Quinn sets out vision as mayor
THE nephew of Education Minister Ruairi Quinn plans to promote Dublin as a "gateway to Europe for business", after he took over the hotseat as lord mayor of the city.
Labour councillor Oisin Quinn was officially elected at Dublin's City Hall, yet it was known for weeks that he was the next lord mayor as the role is rotated as part of a pact between the various political groups on the city council.
The politician was last year found to have acted in "good faith", after he inadvertently broke the law as he voted on a planning motion when he had an interest in an office building in the city.
The Standards in Public Office Commission found he should have disclosed both his and his family's interest in an office building and withdrawn from a council meeting.
It was a busy night as councillors across the country selected their new lord mayors.
There were a number of firsts and lasts etched into political history last night in Waterford. One of the country's youngest city councillors fended off one of the longest-serving representatives for the coveted seat.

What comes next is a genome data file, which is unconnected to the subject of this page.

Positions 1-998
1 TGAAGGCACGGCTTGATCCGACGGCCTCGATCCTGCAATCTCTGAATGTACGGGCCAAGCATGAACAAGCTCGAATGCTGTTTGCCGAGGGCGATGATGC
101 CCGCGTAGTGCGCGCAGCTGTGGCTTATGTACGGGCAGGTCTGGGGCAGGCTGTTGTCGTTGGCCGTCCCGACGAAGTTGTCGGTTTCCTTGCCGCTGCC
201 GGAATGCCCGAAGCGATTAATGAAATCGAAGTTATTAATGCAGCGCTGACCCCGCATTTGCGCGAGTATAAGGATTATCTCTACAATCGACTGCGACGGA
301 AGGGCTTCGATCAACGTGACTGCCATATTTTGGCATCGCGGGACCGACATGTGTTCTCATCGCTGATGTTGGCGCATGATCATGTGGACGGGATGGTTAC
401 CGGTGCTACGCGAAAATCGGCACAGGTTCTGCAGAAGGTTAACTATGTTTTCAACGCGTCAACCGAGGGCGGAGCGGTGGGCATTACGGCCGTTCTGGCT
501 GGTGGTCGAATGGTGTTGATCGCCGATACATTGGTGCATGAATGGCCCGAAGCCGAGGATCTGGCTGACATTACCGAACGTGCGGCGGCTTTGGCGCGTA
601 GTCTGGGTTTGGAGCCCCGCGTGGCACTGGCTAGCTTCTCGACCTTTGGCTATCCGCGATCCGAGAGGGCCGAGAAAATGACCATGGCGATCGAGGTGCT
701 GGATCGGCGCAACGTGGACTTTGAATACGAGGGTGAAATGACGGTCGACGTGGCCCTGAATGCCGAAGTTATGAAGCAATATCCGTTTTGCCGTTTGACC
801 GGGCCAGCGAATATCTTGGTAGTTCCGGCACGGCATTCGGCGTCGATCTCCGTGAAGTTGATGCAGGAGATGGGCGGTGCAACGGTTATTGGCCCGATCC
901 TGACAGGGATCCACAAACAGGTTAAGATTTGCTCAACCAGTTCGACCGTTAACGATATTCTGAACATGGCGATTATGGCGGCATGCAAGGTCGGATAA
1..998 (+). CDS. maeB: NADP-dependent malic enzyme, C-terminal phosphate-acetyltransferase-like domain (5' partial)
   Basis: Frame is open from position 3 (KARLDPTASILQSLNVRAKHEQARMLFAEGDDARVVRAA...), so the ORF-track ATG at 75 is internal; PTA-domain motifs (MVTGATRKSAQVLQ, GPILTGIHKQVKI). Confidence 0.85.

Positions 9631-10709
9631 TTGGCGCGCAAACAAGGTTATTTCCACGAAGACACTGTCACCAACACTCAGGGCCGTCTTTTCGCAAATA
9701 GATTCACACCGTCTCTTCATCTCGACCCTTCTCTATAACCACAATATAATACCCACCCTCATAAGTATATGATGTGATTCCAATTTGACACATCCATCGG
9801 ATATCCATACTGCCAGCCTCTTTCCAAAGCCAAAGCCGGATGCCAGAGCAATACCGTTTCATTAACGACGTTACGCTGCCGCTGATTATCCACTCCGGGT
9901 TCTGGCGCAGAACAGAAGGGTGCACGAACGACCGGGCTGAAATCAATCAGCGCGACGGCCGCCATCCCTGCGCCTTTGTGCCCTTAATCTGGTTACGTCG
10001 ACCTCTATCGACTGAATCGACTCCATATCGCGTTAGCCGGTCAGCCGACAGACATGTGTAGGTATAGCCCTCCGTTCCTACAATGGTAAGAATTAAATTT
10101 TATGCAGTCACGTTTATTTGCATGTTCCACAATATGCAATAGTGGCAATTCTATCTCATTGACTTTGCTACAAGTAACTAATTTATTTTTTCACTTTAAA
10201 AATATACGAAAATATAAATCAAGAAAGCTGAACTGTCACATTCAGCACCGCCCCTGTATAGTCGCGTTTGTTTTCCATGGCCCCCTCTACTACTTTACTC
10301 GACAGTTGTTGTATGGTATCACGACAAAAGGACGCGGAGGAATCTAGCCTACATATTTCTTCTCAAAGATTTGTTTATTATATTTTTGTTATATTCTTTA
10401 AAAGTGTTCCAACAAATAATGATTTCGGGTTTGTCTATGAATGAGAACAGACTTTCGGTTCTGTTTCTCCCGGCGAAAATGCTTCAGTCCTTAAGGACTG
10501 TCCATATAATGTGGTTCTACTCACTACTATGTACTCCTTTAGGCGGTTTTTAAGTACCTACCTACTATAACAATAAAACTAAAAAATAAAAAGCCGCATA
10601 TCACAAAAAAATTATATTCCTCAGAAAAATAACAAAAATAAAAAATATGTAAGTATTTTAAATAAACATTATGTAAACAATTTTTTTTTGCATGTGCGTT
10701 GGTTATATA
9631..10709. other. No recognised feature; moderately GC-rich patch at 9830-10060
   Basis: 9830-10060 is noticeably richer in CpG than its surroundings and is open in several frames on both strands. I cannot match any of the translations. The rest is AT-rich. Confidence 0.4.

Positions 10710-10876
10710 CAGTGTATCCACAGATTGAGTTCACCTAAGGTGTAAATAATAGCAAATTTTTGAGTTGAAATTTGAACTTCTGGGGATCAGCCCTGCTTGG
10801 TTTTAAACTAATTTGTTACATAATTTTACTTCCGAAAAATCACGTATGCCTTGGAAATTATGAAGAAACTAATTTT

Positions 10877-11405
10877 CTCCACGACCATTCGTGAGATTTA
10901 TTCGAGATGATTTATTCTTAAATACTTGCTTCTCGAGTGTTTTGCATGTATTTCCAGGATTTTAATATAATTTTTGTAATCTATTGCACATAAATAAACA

Waterford City councillor John Cummins (25), the son of the Fine Gael Senator Maurice Cummins, was elected. This comes 18 years after Mr Cummins Snr was mayor of the city.
Cllr Cummins succeeded in fighting off Workers' Party councillor Davy Walsh, who has served the city for 34 years, for the honour.
And, the First Citizen of Co Donegal says he is fit and ready for the task at the spritely age of 82 thanks to a lifetime playing soccer.
Former Sligo Rovers star Ian McGarvey said there was "no question of my age being a problem. Sure I'm as a fit as a fiddle".
In Galway, Fine Gael councillor Padraig Conneely was elected to serve a second term.
And in North Tipperary, Fine Gael's Ger Darcy stepped in as mayor for the first time.